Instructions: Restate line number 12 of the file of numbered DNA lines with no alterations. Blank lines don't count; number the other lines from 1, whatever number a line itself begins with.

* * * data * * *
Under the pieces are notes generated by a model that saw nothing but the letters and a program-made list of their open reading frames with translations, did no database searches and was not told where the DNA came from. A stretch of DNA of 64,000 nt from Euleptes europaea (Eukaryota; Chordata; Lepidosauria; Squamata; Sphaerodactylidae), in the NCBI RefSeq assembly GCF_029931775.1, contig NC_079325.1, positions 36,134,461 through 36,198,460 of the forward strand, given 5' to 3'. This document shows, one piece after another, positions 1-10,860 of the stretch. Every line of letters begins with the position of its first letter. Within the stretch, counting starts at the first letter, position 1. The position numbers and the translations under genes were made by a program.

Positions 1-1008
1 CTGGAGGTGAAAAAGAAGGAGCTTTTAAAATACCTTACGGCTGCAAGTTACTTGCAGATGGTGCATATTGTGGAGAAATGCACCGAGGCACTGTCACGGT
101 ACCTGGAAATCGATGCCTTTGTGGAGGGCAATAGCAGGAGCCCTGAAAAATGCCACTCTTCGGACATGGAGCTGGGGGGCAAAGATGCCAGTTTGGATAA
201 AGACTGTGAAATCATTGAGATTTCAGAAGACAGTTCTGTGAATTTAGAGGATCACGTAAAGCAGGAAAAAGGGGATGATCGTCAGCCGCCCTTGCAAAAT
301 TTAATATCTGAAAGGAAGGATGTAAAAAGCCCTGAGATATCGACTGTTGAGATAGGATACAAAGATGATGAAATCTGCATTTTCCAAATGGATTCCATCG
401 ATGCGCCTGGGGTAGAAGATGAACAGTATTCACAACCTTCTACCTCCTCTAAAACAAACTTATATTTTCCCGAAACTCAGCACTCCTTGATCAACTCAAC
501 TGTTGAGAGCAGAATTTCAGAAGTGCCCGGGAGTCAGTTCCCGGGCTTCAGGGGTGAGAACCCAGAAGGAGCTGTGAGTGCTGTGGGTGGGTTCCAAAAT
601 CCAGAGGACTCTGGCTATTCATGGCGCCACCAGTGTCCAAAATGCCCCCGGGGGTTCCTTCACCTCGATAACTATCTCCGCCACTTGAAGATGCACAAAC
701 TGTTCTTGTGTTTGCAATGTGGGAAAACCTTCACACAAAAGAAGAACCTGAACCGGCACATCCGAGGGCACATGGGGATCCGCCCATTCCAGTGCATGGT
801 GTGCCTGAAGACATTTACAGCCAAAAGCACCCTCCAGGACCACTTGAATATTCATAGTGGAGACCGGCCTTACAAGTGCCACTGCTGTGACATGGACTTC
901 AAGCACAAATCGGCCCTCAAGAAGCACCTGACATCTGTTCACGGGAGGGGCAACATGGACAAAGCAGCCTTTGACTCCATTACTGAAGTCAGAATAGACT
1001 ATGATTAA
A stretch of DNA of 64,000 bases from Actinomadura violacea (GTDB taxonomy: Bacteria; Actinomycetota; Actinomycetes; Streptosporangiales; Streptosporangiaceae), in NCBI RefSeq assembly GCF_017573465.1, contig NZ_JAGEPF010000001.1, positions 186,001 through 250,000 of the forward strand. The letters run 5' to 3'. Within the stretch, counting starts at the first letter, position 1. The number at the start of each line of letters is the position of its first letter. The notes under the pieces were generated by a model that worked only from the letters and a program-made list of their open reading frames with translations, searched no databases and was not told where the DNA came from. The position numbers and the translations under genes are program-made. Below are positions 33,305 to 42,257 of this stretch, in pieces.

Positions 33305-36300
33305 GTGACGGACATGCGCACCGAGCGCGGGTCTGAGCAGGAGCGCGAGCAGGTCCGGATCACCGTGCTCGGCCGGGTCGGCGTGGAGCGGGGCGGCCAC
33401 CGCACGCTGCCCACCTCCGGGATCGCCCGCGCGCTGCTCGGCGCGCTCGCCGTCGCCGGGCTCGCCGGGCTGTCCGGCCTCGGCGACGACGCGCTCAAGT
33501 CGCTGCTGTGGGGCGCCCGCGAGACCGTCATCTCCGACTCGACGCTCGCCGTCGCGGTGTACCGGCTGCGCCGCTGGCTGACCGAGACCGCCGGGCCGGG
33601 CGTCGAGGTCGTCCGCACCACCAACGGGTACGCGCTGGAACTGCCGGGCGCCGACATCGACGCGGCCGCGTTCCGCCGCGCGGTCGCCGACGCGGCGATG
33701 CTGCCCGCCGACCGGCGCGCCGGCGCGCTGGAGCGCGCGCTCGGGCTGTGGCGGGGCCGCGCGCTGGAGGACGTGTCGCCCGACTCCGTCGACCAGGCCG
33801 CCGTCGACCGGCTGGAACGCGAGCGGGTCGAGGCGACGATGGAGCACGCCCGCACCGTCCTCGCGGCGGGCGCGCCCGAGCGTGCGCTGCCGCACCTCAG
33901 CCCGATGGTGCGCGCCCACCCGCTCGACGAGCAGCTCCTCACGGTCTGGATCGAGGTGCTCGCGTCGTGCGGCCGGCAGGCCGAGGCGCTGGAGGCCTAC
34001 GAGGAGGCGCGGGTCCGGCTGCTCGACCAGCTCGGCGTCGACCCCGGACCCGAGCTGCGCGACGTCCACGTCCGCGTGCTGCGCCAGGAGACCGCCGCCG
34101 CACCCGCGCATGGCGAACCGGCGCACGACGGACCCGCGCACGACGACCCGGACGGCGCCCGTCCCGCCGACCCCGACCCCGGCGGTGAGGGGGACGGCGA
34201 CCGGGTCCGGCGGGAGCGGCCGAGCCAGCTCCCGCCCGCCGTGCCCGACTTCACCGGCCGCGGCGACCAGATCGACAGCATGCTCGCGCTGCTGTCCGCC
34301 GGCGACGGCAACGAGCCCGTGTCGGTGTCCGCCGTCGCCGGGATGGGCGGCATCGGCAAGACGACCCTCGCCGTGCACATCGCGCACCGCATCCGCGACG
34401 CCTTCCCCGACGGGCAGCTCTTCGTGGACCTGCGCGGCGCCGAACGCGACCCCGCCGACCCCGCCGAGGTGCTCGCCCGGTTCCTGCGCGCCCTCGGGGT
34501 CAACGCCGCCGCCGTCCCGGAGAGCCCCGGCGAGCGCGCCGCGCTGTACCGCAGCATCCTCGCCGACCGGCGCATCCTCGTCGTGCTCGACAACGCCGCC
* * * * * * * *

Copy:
901 AAGCACAAATCGGCCCTCAAGAAGCACCTGACATCTGTTCACGGGAGGGGCAACATGGACAAAGCAGCCTTTGACTCCATTACTGAAGTCAGAATAGACT